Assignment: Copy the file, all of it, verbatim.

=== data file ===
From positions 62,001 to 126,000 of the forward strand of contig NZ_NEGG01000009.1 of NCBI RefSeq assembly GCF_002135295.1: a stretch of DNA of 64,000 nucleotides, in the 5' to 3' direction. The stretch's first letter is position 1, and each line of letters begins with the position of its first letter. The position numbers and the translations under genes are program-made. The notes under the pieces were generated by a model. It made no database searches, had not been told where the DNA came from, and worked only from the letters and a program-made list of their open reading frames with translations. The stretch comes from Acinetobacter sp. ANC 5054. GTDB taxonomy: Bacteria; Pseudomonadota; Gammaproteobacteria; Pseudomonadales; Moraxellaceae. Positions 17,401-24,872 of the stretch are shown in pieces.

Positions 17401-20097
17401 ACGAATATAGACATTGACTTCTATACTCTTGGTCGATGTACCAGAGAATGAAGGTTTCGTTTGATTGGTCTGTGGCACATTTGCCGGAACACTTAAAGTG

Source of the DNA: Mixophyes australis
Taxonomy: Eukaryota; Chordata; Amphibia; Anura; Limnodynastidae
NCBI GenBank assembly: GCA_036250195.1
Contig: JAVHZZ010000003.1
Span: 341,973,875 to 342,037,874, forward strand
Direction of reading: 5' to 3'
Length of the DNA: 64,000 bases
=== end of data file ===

From positions 62,001 to 126,000 of the forward strand of contig NZ_NEGG01000009.1 of NCBI RefSeq assembly GCF_002135295.1: a stretch of DNA of 64,000 nucleotides, in the 5' to 3' direction. The stretch's first letter is position 1, and each line of letters begins with the position of its first letter. The position numbers and the translations under genes are program-made. The notes under the pieces were generated by a model. It made no database searches, had not been told where the DNA came from, and worked only from the letters and a program-made list of their open reading frames with translations. The stretch comes from Acinetobacter sp. ANC 5054. GTDB taxonomy: Bacteria; Pseudomonadota; Gammaproteobacteria; Pseudomonadales; Moraxellaceae. Positions 17,401-24,872 of the stretch are shown in pieces.

Positions 17401-20097
17401 ACGAATATAGACATTGACTTCTATACTCTTGGTCGATGTACCAGAGAATGAAGGTTTCGTTTGATTGGTCTGTGGCACATTTGCCGGAACACTTAAAGTG

Source of the DNA: Mixophyes australis
Taxonomy: Eukaryota; Chordata; Amphibia; Anura; Limnodynastidae
NCBI GenBank assembly: GCA_036250195.1
Contig: JAVHZZ010000003.1
Span: 341,973,875 to 342,037,874, forward strand
Direction of reading: 5' to 3'
Length of the DNA: 64,000 bases